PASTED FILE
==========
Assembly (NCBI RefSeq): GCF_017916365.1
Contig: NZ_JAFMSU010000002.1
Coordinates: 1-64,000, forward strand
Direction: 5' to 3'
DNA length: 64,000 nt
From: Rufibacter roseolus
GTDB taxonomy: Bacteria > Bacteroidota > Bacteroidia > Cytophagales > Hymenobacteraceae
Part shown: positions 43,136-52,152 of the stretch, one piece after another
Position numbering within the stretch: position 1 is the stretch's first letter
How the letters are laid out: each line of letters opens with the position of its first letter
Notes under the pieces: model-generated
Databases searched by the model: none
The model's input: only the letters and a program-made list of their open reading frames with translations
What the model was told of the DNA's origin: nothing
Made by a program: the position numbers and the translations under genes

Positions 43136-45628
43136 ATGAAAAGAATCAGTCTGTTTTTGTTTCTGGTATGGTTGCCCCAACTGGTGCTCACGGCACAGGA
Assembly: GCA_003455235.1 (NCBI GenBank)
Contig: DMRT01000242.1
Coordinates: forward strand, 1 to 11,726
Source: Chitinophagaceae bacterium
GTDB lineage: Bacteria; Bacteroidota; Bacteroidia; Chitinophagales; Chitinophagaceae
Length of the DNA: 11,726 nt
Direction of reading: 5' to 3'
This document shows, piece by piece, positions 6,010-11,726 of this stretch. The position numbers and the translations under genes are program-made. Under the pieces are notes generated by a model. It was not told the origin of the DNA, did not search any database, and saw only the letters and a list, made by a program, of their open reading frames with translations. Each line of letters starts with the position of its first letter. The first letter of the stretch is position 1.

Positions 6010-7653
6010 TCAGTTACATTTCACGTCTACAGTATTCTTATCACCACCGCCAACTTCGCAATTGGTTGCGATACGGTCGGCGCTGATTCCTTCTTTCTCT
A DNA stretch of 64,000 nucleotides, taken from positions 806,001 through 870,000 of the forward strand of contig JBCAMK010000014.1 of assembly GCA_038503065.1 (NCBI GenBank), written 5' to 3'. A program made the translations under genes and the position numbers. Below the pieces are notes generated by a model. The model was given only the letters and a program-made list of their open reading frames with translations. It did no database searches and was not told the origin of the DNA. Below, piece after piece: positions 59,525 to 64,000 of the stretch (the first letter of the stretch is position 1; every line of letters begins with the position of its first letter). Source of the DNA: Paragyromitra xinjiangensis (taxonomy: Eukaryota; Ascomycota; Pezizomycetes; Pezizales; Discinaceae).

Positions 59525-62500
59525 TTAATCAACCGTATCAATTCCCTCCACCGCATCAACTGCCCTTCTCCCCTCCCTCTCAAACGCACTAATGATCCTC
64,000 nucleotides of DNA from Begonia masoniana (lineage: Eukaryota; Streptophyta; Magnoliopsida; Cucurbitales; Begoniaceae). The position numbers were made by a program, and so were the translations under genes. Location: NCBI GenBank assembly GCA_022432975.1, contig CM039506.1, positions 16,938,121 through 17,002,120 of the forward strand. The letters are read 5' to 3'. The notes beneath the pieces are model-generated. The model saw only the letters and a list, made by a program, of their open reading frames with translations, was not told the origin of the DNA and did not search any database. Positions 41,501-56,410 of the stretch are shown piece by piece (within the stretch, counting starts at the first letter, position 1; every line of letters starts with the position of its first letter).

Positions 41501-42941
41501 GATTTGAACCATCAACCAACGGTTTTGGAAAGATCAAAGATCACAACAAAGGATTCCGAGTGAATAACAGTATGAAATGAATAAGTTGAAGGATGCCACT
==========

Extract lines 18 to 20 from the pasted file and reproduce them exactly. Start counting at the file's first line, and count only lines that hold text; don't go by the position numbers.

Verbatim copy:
Assembly: GCA_003455235.1 (NCBI GenBank)
Contig: DMRT01000242.1
Coordinates: forward strand, 1 to 11,726